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Posted Tuesday, September 14, 2010 10:40 PM


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Comments posted to this topic are about the item Performance Counters



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Post #986020
Posted Tuesday, September 14, 2010 11:34 PM


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Good question.



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Post #986032
Posted Wednesday, September 15, 2010 12:10 AM


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Nice question. Thanks

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Posted Wednesday, September 15, 2010 12:31 AM
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Good question, but there is a link to BOL/articles/etc missing in the explanation. Should I take the explanation on trust?
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Posted Wednesday, September 15, 2010 3:26 AM
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Good Question, Thank you!!!

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Post #986116
Posted Wednesday, September 15, 2010 4:36 AM
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I had a suspicion that the obvious answer was going to be wrong, but I selected it anyway because I was curious to see what the actual answer was. One wonders why they don't call that value Pages Allocated/sec rather than Page Splits/sec!
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Posted Wednesday, September 15, 2010 7:12 AM
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More of these types of questions please! Good way to start the day.


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Posted Wednesday, September 15, 2010 7:16 AM


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It is not documented in BOL. It may be documented in some of the books on SQL Server internals. If so, I don't remember which one(s).

It is easy to prove simply set up a test where you are inserting sequential, ever-increasing data into a table so that there are no page splits, only allocations for new pages, and watch the performance counter.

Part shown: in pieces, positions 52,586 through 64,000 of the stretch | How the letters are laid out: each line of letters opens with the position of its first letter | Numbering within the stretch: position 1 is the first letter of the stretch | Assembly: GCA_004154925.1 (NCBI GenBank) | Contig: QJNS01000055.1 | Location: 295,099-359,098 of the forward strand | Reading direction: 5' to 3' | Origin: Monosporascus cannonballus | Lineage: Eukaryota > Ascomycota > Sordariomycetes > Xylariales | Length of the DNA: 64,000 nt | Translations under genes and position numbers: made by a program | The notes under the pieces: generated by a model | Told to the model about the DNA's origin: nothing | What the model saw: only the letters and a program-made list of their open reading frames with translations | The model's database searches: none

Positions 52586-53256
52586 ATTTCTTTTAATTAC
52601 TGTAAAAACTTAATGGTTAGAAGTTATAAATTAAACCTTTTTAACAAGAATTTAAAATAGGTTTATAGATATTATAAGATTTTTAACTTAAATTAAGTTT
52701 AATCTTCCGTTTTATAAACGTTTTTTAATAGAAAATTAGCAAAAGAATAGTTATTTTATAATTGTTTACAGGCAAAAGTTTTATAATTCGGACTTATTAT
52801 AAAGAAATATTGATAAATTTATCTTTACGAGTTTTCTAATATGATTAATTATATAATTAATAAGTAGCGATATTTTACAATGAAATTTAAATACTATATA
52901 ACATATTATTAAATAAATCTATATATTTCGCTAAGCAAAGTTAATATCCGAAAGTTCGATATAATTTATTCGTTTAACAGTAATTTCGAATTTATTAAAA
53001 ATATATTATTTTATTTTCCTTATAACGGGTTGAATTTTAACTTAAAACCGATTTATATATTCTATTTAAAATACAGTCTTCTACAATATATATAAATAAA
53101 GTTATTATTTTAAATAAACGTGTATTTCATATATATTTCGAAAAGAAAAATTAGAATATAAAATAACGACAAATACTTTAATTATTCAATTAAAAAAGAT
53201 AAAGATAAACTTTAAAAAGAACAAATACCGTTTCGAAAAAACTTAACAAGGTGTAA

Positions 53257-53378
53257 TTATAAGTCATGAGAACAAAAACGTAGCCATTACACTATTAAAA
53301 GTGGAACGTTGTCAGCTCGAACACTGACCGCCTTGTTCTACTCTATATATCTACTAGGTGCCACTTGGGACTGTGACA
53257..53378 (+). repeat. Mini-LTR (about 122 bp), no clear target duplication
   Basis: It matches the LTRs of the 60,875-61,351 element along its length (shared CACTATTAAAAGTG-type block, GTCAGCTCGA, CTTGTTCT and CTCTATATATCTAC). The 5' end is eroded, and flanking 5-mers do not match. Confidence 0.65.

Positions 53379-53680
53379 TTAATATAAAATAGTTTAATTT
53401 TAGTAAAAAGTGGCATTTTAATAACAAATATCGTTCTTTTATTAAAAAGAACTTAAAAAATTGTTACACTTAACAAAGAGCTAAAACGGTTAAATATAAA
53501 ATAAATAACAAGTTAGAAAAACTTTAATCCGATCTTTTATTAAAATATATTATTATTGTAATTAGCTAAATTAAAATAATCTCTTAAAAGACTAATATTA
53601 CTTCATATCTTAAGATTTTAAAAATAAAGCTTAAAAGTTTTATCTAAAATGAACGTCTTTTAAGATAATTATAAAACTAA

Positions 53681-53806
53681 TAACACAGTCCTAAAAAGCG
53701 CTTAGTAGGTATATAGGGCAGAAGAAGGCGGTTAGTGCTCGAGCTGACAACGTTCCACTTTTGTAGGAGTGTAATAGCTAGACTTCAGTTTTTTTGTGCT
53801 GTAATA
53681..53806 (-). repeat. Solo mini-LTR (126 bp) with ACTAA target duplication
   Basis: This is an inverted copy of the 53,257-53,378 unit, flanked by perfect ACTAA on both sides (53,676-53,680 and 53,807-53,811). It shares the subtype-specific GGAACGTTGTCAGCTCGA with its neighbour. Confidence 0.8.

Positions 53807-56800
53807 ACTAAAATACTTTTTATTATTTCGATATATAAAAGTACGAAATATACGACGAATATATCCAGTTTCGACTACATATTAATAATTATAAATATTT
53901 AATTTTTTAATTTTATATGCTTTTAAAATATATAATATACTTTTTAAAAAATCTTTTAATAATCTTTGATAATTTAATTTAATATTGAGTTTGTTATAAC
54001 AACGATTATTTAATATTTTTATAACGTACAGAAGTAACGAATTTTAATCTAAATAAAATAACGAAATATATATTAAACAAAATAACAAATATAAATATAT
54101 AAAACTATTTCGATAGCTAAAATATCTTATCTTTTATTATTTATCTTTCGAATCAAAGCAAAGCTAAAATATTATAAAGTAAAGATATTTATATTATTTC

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Post #986240
Posted Wednesday, September 15, 2010 10:43 AM


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Robert,

I have some (hopefully viewed as constructive) criticisms:

The observed behaviour only applies to clustered tables - heap table inserts never cause page splits. Heap inserts are not counted by the "Access Methods:Page Splits/sec" counter, though they do naturally affect "Access Methods:Pages Allocated/sec".

Minimally-logged operations (even on a clustered table) do not cause "page splits" and so again only affect the 'pages allocated' counter. Taking the example of inserting into a SQL Server 2008 table clustered on a monotonically-increasing key, we observe zero page splits (but very many allocations) if the table is empty to begin with, and trace flag 610 is specified. I chose this example because it is minimally logged even under the FULL recovery model - the same behaviour applies to all other minimally-logged operations.

Adding a new page at the 'end' of the clustered index is indeed a page split: the new row is too large to fit on the last page, so it must split. Not moving any rows from the 'split' page is an optimization for this special case. Nevertheless, it explains why this operation counts as a page split.

The question explanation would have benefited from a reference - even if not officially documented. My recollection is that one of Kalen's internals books contains a reference to new page allocations in a clustered index being counted as a page split, though it does not (from memory) explain why.

The explanation given for the fourth answer option could have been worded more clearly, and again would have benefited from a reference to the internals book that explores that behaviour. QotD is useful to many people as a learning tool - so it makes sense to point them in the right direction if you can.

Paul




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Post #986485
Posted Wednesday, September 15, 2010 10:47 AM


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paul.knibbs (9/15/2010)
One wonders why they don't call that value Pages Allocated/sec rather than Page Splits/sec!

Both counters exist, but they measure different things

You may find some of the information and results in the following MSDN Best Practices article useful:
http://msdn.microsoft.com/en-us/library/cc917672.aspx




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Post #986488
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